Difference between revisions of "Compile kernel module"

From ArchWiki
Jump to navigation Jump to search
m (→‎See also: upgrade link to HTTPS)
m (→‎Source configuration: use modern subshell in commands)
Line 29: Line 29:
 
Then you need to copy your current existing kernel configuration to this build dir
 
Then you need to copy your current existing kernel configuration to this build dir
  
  $ cp /usr/lib/modules/`uname -r`/build/.config ./
+
  $ cp /usr/lib/modules/$(uname -r)/build/.config ./
  $ cp /usr/lib/modules/`uname -r`/build/Module.symvers ./
+
  $ cp /usr/lib/modules/$(uname -r)/build/Module.symvers ./
  
 
Next ensure configuration is adjusted for kernel sources (if you are using kernel sources for exact current version then it should not ask anything, but for newer sources than current kernel you might be asked about new options).
 
Next ensure configuration is adjusted for kernel sources (if you are using kernel sources for exact current version then it should not ask anything, but for newer sources than current kernel you might be asked about new options).

Revision as of 18:44, 3 June 2017

Sometimes you may wish to compile Linux's Kernel module without recompiling the whole kernel.

Note: You can only replace existing module if it is compiled as module (M) and not builtin (y) into kernel.

Build environment

Firstly you will need to install build dependencies such as compiler(base-devel) and linux-headers.

Next you will need to get source code for exact kernel version you are running. You may try use newer kernel sources but most likely compiled module will not load.

Find kernel version with

$ uname -r

Then acquire the required source, see Kernels/Traditional compilation#Download the kernel source. If you fetch latest source using Git you will need to checkout needed version using tag (eg. v4.1).

Source configuration

When you have source code, enter that directory and clean it with (note it will delete .config.old and rename .config to .config.old)

$ make mrproper

Then you need to copy your current existing kernel configuration to this build dir

$ cp /usr/lib/modules/$(uname -r)/build/.config ./
$ cp /usr/lib/modules/$(uname -r)/build/Module.symvers ./

Next ensure configuration is adjusted for kernel sources (if you are using kernel sources for exact current version then it should not ask anything, but for newer sources than current kernel you might be asked about new options).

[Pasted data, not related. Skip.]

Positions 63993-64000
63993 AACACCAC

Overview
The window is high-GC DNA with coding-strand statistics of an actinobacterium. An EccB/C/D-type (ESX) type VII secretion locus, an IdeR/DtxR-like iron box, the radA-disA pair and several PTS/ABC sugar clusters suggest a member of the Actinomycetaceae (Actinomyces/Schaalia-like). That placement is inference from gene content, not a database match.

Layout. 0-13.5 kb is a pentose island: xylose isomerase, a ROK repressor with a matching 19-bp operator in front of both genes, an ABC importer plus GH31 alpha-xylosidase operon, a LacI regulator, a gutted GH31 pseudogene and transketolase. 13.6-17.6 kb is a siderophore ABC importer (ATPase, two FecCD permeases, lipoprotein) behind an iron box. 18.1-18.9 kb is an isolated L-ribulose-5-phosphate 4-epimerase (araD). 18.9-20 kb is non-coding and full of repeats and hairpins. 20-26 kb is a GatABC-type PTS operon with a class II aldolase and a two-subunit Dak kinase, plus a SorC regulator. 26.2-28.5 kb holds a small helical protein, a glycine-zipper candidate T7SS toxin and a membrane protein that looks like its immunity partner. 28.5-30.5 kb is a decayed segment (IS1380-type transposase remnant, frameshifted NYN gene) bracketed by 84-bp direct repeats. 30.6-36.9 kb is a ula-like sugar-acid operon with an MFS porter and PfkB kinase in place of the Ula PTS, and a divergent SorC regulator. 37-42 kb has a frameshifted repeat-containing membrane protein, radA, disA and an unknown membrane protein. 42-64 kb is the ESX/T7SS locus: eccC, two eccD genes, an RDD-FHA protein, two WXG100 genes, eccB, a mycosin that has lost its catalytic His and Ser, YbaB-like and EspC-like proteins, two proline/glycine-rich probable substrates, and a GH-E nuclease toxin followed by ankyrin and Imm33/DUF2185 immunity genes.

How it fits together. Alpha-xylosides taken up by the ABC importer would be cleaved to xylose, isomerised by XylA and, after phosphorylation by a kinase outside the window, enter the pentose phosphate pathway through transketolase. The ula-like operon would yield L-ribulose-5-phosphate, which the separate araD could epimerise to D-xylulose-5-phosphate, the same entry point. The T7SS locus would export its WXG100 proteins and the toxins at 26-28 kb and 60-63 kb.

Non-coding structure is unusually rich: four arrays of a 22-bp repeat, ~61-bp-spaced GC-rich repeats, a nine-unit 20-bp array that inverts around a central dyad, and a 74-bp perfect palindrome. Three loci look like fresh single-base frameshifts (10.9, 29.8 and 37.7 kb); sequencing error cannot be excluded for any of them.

Also if module you want to compile have some compilation options such as debug build you can also adjust them with any of make config/menuconfig/xconfig (see README)

$ make oldconfig

Module compilation

Then prepare source for compilation with

$ make prepare && make scripts

And finally compile wanted module by specifying its directory. (You can find module location with modinfo or find)

$ make M=fs/btrfs

Module installation

Now after successful compilation you just need to gzip and copy it over for your current kernel.

If you are replacing some existing module you will need to overwrite it (and remember that reinstalling linux will replace it with default module)

$ gzip fs/btrfs/btrfs.ko
# cp -f fs/btrfs/btrfs.ko.gz /usr/lib/modules/`uname -r`/kernel/fs/btrfs/

Or alternatively, you can place the updated module in the updates folder (create it if it doesn't already exist).

$ cp fs/btrfs/btrfs.ko.gz /usr/lib/modules/`uname -r`/updates

However if you are adding a new module you can just copy it to extramodules (note, this is just example as btrfs will not get loaded from here)

# cp fs/btrfs/btrfs.ko.gz /usr/lib/modules/`uname -r`/extramodules/

If you are compiling a module for early boot (e.g. updated module) which is copied to Initramfs then you must remember to regenerate it with (otherwise your compiled module will not be loaded). Furthermore, if you are using the "updates" folder method, you may need to rebuild the module dependency tree with "depmod" before regenerating Initramfs

# mkinitcpio -p linux

See also